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Are we on the brink of WWIII?

Russia ramps up the threat of nuclear conflict

Russia, like China, has long been known for its warmongering threats when under pressure. But more than two years on from the massive escalation of the Russo-Ukrainian war that began in 2014, the Kremlin has pumped up its sabre-rattling rhetoric towards the West and NATO nations. Former Russian president Dmitry Medvedev has spoken of “total war” if Russia is forced to return to the 1991 borders established at the collapse of the Soviet Union. From the bunker that is the Kremlin come threats of Russia using the “entire strategic arsenal of our state” to fire missiles at London, Washington, Berlin and Kiev. Medvedev, a close ally of Russian leader Vladimir Putin, added that missiles would also strike “all other beautiful historical places that have long been included in the flight targets of our nuclear triad.” He continued: “We have the courage to do this if the disappearance of a thousand-year-old country, our great Motherland, is at stake.” Meanwhile, after prompting from UK Foreign Secretary, Lord Cameron, the USA has approved a package of between $75bn and $97bn in humanitarian, financial and military support for Ukraine, making the nation the top recipient of American aid. The former prime minister says he wants all Ukraine’s allies to “do more” to help defeat Russia and that together they can “outmatch” Putin’s regime. In an interview with Sky News, Cameron said: “What I’m clear about is that Britain is absolutely in the lead of providing support [to Ukraine]. The first to provide so many different weapons systems and, of course, first to give the new security guarantees to Ukraine. Now others are following that.”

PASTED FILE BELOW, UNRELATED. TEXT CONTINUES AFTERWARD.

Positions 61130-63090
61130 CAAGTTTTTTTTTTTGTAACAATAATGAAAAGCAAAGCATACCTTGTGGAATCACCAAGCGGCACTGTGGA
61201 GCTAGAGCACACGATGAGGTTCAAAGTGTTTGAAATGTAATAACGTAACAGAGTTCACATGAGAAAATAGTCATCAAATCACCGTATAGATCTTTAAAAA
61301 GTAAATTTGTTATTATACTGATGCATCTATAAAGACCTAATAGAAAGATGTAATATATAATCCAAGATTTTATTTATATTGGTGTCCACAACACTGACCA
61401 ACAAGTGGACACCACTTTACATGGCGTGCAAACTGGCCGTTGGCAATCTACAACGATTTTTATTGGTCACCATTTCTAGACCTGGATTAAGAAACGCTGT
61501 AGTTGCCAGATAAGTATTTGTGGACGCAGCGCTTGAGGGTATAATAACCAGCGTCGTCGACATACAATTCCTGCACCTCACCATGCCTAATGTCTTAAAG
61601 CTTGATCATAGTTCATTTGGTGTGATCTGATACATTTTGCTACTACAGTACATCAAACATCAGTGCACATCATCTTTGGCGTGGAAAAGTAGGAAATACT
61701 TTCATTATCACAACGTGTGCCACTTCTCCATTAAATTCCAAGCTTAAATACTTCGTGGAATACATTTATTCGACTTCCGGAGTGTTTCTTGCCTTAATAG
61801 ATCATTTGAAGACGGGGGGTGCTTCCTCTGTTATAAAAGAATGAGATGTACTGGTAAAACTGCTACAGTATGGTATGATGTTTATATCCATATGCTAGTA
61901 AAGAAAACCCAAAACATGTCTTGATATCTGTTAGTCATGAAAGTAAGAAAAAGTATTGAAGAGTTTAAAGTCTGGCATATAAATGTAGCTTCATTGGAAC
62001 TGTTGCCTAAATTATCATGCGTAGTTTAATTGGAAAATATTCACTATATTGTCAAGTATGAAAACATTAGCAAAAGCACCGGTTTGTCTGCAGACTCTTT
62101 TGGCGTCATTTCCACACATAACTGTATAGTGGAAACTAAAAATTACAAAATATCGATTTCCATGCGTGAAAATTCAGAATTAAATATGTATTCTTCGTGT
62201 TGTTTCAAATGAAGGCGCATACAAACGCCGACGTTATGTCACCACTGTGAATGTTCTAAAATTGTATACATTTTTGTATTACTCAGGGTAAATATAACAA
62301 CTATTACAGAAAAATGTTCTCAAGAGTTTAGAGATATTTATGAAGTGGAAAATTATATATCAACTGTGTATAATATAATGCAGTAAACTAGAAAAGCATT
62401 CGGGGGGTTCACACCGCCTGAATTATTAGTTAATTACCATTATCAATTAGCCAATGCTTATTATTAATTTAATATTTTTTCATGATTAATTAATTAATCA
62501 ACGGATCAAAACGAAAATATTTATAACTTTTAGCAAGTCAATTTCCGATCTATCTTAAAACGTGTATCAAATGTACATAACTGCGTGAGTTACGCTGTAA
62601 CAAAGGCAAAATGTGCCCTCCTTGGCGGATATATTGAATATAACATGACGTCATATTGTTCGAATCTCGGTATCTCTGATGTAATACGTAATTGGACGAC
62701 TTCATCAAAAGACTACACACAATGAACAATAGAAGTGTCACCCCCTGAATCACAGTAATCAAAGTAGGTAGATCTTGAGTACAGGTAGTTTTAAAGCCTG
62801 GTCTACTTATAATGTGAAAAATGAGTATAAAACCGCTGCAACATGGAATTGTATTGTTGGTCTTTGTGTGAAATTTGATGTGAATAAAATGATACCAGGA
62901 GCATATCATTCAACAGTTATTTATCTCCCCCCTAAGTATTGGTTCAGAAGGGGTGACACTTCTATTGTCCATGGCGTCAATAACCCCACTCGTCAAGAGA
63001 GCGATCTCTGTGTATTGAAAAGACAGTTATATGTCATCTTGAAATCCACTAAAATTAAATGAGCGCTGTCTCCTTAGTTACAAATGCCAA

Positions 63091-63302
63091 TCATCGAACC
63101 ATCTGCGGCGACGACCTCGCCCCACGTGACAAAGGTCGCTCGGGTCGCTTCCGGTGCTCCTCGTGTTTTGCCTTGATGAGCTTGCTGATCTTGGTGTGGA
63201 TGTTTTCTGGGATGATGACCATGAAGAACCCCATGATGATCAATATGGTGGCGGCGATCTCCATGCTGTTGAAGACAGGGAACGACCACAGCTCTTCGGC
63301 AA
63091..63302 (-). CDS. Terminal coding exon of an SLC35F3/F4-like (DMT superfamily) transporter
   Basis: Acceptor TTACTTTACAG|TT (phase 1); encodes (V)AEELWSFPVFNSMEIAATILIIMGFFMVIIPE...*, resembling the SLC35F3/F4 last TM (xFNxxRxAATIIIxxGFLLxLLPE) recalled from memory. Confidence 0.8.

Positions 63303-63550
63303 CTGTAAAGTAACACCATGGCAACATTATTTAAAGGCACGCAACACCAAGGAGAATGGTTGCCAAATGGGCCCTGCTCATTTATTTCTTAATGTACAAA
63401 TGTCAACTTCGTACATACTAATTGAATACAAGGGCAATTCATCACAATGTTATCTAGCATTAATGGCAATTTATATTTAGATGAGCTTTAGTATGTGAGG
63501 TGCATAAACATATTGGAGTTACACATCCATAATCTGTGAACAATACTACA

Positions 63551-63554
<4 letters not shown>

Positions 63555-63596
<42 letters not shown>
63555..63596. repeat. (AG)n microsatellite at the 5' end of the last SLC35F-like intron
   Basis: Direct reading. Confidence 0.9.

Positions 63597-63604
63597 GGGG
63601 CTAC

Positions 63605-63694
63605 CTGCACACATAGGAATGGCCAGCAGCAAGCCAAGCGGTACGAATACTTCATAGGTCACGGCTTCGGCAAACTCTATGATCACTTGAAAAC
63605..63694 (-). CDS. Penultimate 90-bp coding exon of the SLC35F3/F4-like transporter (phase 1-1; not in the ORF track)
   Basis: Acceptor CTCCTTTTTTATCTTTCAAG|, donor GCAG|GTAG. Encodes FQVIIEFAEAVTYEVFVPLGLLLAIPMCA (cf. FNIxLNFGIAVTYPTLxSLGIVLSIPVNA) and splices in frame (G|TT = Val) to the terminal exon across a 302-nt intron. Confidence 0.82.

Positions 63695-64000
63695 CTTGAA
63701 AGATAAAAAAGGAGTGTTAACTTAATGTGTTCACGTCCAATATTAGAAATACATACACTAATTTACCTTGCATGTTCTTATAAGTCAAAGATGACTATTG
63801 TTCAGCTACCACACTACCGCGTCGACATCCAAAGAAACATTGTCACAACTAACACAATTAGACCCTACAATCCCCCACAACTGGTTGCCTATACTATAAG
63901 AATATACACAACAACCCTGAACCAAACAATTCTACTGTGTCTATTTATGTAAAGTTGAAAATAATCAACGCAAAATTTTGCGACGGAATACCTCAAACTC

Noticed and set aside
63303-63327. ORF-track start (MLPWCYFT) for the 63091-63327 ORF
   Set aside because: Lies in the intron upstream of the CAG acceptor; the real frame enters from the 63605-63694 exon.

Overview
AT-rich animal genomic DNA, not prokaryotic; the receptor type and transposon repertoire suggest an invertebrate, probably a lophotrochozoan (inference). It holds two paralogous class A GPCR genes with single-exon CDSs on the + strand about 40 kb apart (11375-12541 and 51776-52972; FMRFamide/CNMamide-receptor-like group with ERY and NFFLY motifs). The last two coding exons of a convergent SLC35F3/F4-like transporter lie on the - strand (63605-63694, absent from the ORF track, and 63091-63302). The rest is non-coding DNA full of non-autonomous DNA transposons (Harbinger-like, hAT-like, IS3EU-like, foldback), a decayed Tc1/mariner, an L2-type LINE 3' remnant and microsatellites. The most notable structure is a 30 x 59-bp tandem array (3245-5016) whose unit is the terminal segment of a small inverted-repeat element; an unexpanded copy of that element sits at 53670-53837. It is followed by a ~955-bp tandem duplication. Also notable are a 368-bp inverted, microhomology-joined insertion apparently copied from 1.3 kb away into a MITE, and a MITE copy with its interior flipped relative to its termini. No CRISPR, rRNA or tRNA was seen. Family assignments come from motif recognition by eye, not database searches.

With Russian missiles aimed at strategic targets across the globe, can Britain, or even the USA, offer security guarantees to any nation?

But with Russian missiles aimed at strategic targets across the globe, can Britain, or even the USA, offer security guarantees to any nation? The Middle East, where Israel has received condemnation for its seemingly merciless reprisals on Gaza following the 7 October Hamas attack on Israeli settlements, is another tinderbox ready to spark further conflict across the entire region. And since January, the USA and Britain have made multiple strikes on Houthi targets in Yemen, in response to the surge of missile and drone attacks on international commercial shipping by the Iran-backed militia group. These are the headline-grabbing conflicts; other wars, less well reported, continue to be waged across the planet – some large, some small, some recent, some lasting decades.

Meantime, the major nations take sides, the politicians posture, certain individuals – as demonstrated since the beginning of the Israel-Hamas conflict – make incendiary anti-Semitic or anti-Muslim comments that encourage hatred and violent actions here at home as well as in war zones. The planet seems more divided and more perilously poised on the brink of global conflict than at any time since the end of WWII. Could it actually happen? Could one of the major players actually push the nuclear button? Putin, after so long in power, now frequently appears vague and unstable. Trump, who might well regain the US presidency this year, is a loose cannon with a proven capacity to act first and think afterwards. But a third world war would leave no opportunity to reflect after the event. A nuclear world war would be brief and terminal. There would be no winners, no victory celebrations, no annual remembrance days no memorials to the fallen. It seems impossible even to consider such an outcome, and yet it is possible. Is there anyone out there who could make world leaders and warmongers see sense, calm the turmoil, and bring some sort of lasting peace to this turbulent planet? Or is it already too late? Has the final countdown already begun?

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